Technology could not have come at a better time to the poor nation. Haitian relief groups have raised more than $5 million via text messages, setting a record for donations that come in $5 and $10 increments mobile devices.
Hours after the earthquake hit the impoverished island, Haitian-born musician Wyclef Jean urged people to donate $5 to his charity via text.
AT&T and Verizon Wireless users have flooded the airwaves with similar micro-donations via text to help the American Red Cross’ international relief fund.
“It’s an easy way to help, because even though the earthquake was really far away, your cell phone is always in your pocket,” said AT&T spokeswoman Kate MacKinnon.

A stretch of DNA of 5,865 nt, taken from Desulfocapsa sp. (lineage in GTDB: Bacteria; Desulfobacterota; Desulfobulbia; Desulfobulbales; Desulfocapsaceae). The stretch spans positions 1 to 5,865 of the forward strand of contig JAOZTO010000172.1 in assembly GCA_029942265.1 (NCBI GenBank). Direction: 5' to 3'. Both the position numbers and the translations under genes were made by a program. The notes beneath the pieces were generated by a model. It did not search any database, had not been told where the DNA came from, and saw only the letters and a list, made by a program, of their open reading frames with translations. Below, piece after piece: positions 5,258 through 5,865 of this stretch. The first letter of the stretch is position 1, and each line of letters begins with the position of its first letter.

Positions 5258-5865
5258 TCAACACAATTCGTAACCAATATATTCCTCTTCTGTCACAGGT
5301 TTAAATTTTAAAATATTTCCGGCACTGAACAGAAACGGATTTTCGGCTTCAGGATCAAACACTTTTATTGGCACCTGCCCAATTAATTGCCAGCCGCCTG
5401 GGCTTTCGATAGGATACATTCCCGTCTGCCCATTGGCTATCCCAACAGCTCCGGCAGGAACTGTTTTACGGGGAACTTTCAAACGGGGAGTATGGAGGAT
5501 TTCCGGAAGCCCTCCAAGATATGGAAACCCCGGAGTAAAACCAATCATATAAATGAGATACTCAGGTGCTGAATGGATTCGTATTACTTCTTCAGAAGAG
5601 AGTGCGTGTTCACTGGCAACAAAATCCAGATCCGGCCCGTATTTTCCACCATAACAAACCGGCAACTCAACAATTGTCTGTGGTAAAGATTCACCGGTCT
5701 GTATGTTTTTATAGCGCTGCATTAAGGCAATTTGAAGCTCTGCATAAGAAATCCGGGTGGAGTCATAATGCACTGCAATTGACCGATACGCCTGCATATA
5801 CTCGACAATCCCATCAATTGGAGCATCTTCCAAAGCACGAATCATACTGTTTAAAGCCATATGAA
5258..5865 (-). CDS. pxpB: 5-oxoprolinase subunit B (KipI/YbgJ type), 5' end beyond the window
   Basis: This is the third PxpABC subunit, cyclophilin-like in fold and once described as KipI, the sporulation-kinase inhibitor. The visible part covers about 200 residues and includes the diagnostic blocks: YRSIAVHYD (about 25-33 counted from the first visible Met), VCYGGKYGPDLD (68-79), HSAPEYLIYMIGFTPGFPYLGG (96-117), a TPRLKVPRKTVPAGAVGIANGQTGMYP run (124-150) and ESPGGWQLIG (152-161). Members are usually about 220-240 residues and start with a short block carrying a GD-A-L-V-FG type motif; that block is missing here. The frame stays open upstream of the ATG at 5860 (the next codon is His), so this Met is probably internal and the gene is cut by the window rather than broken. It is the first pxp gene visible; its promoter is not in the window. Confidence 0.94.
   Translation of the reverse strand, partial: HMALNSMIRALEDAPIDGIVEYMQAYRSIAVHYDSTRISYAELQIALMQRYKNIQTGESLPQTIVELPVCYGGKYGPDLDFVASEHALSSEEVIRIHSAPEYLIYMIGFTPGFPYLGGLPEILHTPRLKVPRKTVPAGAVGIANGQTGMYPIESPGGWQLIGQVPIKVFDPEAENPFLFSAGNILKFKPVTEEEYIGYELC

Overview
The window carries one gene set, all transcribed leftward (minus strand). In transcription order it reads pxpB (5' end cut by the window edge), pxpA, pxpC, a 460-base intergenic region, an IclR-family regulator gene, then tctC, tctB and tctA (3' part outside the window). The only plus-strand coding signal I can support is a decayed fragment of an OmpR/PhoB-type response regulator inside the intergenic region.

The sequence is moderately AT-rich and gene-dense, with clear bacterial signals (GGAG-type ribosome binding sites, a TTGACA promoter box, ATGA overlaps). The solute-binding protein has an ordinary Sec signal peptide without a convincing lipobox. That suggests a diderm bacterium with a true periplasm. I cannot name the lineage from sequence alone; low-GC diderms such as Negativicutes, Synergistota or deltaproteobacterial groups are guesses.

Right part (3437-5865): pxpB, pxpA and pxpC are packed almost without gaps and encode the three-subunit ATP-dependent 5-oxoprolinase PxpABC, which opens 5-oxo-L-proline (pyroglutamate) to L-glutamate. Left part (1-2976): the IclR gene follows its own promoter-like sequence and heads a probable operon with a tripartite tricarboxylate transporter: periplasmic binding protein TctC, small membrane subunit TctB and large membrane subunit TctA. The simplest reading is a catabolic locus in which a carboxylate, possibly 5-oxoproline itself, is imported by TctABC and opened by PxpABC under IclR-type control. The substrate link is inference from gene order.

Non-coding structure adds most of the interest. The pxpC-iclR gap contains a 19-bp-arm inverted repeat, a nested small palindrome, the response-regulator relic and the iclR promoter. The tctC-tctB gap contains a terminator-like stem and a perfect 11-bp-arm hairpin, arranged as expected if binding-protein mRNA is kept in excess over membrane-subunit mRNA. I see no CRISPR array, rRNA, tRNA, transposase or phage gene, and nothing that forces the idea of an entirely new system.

When a donor texts a specific message to a certain number - such as sending the word “Haiti” to 90999 to give to the Red Cross - the wireless provider adds the donation amount to the subscriber’s bill. People can use their phone bill as a receipt for a charitable deduction on their IRS tax returns.
Text donations were coming in at a rate of roughly $200,000 an hour late yesterday, the nonprofit group channeling the donations for wireless carriers. The outpouring easily surpassed earlier records for mobile giving.
In the aftermath of Hurricane Katrina in 2005, the Red Cross collected $400,000 from cell users. A year earlier, following the Asian tsunami that left 230,000 people dead, the organization received $200,000 through texts.
Boston Herald has contributed to the report.
The choice of the city of Helsinki is not incidental as the capital of Finland had hosted US-Soviet negotiations on the limitation of nuclear stockpiles in 1969